Berlin and Intel sign a $33 billion chipmaker deal after months of support talks

  • Intel receives 10 billion euros in support from Germany – Masdar
  • The move highlights Berlin’s efforts to attract foreign investment
  • Intel shares rose 0.3% in Frankfurt

The US company Intel said today, Monday, that it will invest more than 30 billion euros ($ 33 ​​billion) in Germany as part of its efforts to expand in Europe, a major project for Germany. Chancellor Olaf Scholz aspires to create a global chip center.

A person familiar with the matter said the deal, which includes two leading semiconductor facilities, includes 10 billion euros in German support.

Intel CEO Pat Gelsinger said he is grateful to the German government and the local state of Saxony-Anhalt, where the company plans to build a single plant, for “fulfilling the vision of a vibrant, sustainable, leading semiconductor industry in Germany, the UAE and the European Union.”

Under Gelsinger’s leadership, Intel (INTC.O) has invested billions building factories across three continents to regain its dominance in the chip industry and better compete with rivals AMD (AMD.O), Nvidia (NVDA.O) and Samsung (005930.KS).

The deal in Germany would be Intel’s third major investment in four days, following a $4.6 billion chip plant in Poland and a $25 billion plant in Israel.

Both the US and Europe are trying to attract big industrial players with a combination of government subsidies and favorable legislation, with Berlin worried about losing its attractiveness as a place to invest.

The German government is investing billions of euros in subsidies to lure technology companies to Germany amid growing concerns about supply chain fragility and reliance on South Korea and Taiwan for chips.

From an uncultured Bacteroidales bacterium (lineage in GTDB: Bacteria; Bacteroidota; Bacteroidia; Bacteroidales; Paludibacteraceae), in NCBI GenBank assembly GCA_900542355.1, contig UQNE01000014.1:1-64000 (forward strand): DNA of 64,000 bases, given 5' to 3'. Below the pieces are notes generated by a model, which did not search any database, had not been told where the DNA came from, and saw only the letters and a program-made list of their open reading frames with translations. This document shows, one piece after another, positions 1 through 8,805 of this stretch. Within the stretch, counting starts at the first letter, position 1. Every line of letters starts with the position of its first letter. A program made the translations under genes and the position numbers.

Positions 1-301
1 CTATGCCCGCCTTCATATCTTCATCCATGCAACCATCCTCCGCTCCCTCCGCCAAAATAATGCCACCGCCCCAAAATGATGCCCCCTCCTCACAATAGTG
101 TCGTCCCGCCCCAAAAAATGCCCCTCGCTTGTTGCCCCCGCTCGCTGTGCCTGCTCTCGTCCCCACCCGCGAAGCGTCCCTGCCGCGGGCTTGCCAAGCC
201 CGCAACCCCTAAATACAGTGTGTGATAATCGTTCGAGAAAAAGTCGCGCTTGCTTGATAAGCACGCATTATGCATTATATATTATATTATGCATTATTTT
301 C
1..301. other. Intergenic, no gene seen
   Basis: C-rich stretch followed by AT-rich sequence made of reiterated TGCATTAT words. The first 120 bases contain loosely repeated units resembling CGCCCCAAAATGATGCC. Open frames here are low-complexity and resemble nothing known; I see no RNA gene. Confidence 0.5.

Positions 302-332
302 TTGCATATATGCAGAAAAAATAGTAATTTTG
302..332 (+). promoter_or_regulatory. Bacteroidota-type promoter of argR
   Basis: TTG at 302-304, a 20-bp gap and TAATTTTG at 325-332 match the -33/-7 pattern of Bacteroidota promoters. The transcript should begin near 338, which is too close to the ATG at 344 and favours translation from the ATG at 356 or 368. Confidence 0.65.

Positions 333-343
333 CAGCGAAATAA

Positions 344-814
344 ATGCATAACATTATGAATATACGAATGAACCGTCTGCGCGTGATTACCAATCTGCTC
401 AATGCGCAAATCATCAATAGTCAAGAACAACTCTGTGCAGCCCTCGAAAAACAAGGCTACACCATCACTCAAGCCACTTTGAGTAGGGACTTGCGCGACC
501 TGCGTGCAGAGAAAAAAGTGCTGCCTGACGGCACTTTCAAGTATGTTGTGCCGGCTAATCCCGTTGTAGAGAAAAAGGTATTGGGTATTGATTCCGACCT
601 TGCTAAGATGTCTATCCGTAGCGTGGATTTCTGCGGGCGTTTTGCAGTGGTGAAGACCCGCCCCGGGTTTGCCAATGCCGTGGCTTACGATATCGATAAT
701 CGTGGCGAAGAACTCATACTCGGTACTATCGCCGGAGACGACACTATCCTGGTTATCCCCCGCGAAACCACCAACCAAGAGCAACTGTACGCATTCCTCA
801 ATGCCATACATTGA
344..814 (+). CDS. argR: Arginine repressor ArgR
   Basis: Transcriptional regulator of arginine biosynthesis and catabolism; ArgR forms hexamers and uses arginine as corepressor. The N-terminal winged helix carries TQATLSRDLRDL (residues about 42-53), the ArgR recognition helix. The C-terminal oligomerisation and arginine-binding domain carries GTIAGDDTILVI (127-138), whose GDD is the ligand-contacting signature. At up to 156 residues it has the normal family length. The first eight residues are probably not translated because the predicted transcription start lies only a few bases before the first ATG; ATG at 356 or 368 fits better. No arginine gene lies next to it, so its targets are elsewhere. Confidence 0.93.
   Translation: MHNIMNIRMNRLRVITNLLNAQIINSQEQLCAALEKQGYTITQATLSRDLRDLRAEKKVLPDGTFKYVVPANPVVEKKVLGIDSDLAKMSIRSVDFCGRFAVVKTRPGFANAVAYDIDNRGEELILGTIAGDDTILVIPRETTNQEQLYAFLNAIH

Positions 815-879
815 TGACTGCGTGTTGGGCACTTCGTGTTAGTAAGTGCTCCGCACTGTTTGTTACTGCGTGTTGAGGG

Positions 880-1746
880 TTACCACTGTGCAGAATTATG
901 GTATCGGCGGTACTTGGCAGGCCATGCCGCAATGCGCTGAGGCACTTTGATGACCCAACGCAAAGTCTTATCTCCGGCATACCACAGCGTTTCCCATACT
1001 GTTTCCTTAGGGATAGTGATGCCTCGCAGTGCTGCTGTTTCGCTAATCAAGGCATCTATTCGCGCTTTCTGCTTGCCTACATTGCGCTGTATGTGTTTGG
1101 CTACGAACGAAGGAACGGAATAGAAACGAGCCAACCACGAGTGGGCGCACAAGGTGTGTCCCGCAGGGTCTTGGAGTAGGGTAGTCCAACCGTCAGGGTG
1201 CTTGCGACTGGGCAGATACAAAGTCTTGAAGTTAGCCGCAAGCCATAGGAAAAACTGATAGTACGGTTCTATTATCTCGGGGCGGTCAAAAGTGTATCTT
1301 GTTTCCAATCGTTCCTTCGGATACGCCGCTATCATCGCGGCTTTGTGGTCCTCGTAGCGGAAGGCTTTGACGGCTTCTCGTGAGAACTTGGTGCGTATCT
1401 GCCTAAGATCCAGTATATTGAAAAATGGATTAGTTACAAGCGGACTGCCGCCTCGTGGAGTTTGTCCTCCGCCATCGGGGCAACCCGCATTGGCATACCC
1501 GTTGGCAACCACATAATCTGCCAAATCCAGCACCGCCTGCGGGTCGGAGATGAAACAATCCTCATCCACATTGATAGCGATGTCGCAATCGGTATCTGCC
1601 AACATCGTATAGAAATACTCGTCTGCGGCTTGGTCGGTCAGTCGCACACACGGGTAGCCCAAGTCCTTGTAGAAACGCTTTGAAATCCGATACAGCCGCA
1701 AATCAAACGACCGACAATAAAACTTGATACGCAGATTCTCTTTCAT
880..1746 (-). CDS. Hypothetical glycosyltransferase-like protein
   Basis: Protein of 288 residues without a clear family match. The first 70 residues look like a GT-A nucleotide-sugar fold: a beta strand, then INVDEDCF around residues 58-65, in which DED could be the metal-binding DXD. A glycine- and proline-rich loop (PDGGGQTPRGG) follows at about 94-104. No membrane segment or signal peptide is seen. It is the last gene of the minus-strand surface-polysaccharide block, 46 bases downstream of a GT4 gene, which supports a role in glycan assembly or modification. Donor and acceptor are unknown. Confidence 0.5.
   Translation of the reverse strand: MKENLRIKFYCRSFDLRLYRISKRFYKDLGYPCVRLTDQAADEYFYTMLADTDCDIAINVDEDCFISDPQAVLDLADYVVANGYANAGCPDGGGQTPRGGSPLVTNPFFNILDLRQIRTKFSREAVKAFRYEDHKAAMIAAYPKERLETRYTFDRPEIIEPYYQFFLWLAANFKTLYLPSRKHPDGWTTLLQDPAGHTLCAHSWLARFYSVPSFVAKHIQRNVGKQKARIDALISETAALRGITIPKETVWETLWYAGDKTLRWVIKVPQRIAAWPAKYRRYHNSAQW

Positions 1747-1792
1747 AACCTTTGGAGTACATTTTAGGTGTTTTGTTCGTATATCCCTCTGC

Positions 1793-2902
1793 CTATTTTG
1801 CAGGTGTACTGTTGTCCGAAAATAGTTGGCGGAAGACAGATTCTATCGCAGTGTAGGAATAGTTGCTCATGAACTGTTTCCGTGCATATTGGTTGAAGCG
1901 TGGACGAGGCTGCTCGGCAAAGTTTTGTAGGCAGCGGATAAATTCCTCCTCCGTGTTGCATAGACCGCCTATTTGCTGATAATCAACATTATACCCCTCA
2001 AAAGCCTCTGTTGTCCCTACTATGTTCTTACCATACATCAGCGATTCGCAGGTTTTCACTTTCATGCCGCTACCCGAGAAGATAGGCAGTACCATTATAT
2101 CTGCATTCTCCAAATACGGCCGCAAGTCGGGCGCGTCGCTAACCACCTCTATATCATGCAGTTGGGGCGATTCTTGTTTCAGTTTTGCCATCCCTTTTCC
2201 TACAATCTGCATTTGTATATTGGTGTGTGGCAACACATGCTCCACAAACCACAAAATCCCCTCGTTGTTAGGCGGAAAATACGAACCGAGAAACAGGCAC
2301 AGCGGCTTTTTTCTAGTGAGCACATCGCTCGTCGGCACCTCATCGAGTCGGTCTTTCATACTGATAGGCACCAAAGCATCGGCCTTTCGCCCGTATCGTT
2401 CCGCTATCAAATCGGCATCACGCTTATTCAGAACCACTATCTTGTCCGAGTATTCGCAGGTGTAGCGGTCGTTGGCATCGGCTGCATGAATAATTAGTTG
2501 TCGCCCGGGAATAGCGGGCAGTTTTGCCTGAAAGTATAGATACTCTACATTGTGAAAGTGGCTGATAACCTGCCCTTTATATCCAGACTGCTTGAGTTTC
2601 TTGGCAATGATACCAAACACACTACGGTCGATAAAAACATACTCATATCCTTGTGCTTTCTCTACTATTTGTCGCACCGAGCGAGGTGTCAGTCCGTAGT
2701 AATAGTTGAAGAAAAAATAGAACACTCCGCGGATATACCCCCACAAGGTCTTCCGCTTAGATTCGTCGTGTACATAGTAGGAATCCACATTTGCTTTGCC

See also  Bitcoin Drops Below $62.5K as CoinDesk's BTC Trend Indicator Turns Neutral

Berlin is also currently talking with Taiwan’s TSMC (2330.TW) and Swedish electric vehicle battery maker Northvolt about setting up production in Germany, having already persuaded Tesla (TSLA.O) to build its first European giant factory there.

Frankfurt-listed Intel shares were down 0.3 percent at 1316 GMT.

The chipmaker last year announced plans to build a large chip park in Germany, along with facilities in Ireland and France, as it seeks to take advantage of the European Commission’s concessional financing and subsidies rules as the European Union tries to reduce its dependence on US and Asian supplies. .

The exact size of the investment has not yet been determined.

Gelsinger told Reuters on Friday that the gap between what Germany offered and what Intel needed was very large, but he expected an agreement, adding that his request was for it to be cost competitive.

“We lost this industry to Asia, we have to be competitive if we want to bring it back,” he said, adding that the total investment for the site would be “tens of billions of dollars.”

($1 = 0.9150 euros)

Writing by Christoph Steitz; Editing by Rachel Moore, Jason Neely, Sharon Singleton and Kathryn Evans

Our standards: Thomson Reuters Trust Principles.

Leave a Reply

Your email address will not be published. Required fields are marked *